by Sarah Kessler | Most Creative People | September 14, 2015
“How many of you own a power drill?” Rachel Botsman, the author of the book The Rise Of Collaborative Consumption, asked the audience at TedxSydney in 2010. Predictably, nearly everyone raised his or her hand. “That power drill will be used around 12 to 15 minutes in its entire lifetime,” Botsman continued with mock exasperation. “It’s kind of ridiculous, isn’t it? Because what you need is the hole, not the drill.”
After pausing for a moment as the audience chuckled, she provided the obvious solution.
“Why don’t you rent the drill? Or rent out your own drill to other people and make some money from it?”
Back then, this version of what Botsman called collaborative consumption, or what would become better known as “the sharing economy,” seemed like a warm and fuzzy inevitability. American consumerism had been tamped by one of the worst recessions in history, concerns about the environment were growing, and new online networks provided a connective thread that could help us get by on less by sharing things with our neighbors. “We now live in a global village where we can mimic the ties that used to happen face to face, but on a scale and in a way that has never been possible before,” Botsman explained, and these new systems allowed us “to engage in a humanness that got lost along the way.” We were now, she said, experiencing “a seismic shift from individual getting and spending towards a rediscovery of collective good.”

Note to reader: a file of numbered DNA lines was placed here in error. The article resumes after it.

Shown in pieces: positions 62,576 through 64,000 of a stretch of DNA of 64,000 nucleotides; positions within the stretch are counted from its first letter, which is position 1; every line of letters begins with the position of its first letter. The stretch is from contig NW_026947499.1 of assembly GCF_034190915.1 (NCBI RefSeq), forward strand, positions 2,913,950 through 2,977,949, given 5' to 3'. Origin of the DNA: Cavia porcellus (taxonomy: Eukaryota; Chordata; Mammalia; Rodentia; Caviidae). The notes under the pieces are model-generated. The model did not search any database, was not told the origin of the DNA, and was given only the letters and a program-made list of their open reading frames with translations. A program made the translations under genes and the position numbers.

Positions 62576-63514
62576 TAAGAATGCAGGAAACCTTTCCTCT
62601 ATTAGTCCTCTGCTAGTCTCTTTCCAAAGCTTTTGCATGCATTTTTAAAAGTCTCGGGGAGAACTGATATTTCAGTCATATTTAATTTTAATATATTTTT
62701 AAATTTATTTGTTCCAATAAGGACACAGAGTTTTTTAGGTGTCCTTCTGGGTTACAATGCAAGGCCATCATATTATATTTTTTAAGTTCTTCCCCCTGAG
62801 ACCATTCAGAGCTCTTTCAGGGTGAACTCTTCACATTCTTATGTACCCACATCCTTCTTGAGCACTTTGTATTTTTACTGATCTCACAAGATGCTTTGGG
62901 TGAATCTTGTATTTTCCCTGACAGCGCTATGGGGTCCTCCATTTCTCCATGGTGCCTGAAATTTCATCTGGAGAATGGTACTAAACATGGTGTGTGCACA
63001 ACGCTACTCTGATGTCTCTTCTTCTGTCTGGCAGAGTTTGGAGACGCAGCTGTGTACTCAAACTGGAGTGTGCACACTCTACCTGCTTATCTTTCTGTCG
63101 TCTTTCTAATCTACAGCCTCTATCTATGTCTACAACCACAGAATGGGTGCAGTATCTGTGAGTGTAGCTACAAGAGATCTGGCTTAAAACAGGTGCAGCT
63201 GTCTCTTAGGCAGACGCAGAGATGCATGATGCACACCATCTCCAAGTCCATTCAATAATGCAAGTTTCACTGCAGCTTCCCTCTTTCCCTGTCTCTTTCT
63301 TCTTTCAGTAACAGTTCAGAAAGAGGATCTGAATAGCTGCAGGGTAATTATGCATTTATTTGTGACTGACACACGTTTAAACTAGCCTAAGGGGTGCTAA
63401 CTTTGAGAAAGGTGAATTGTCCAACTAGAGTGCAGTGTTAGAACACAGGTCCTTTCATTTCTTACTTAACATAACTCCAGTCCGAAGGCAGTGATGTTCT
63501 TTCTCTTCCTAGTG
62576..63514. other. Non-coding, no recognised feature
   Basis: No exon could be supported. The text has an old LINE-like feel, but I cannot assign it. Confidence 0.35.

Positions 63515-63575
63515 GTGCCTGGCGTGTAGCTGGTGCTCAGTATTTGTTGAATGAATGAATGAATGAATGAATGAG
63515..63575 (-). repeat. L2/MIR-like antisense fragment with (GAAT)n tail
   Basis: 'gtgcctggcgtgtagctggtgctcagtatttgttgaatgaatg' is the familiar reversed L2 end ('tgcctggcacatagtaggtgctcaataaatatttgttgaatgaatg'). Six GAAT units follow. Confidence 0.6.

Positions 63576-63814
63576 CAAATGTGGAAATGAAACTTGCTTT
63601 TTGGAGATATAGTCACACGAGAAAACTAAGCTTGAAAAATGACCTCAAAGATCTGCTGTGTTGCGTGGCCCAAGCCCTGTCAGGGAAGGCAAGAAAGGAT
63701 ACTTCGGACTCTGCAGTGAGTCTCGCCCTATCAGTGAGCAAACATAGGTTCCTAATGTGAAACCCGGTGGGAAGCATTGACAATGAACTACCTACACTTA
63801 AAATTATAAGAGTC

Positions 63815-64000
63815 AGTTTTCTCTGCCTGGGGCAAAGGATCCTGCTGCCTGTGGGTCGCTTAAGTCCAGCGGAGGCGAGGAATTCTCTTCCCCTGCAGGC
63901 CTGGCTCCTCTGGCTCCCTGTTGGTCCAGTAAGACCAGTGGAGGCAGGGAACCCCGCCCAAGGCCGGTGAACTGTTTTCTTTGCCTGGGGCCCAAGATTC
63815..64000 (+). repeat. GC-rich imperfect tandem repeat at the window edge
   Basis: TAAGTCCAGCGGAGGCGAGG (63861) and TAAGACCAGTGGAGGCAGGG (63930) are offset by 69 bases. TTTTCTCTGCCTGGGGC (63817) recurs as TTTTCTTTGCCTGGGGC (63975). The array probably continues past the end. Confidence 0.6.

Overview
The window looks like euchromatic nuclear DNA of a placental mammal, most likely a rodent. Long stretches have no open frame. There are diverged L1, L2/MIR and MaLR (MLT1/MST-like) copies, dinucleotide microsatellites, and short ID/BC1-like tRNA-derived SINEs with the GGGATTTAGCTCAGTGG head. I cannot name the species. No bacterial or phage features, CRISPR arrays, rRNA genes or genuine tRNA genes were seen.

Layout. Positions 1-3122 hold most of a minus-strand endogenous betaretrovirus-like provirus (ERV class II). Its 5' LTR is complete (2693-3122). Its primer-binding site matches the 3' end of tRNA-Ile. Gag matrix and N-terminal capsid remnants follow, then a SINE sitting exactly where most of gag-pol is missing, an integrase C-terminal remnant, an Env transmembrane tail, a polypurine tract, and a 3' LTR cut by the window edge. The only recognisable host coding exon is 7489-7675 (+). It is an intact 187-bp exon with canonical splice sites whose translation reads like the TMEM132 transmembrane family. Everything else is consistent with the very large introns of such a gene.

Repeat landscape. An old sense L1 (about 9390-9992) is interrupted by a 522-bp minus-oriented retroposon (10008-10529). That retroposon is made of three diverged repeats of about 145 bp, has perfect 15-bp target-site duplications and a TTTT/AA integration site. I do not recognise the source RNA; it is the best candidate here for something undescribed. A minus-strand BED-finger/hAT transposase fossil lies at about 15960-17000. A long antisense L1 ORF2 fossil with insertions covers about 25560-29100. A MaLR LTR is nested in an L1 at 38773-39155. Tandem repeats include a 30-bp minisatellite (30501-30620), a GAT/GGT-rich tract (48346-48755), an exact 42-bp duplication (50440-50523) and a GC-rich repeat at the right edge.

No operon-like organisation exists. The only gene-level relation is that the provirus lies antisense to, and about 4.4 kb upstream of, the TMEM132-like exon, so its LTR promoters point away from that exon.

“Let me ask you this,” Williams says. “For a drill, which by the way now costs $30, and you can get it on Amazon Now and have this thing delivered to you in an hour if you live in New York City–for something worth $30, is it really worth your time to trek potentially 25 minutes to go get something that you spent $15 to use for the day, and then have to trek back?”
It’s not that these tools and sites aren’t good services or that they don’t make things easier. It’s rather that they have little to do with the original promise of the sharing economy. Really, it’s more of an “access economy,” a term Williams used from the beginning.
This article talked about multiple business models that are centered around a sharing economy. I found it beneficial to see what great ideas they had but also why these models either did or didn’t work. A big factor seems to be convenience from the users perspective.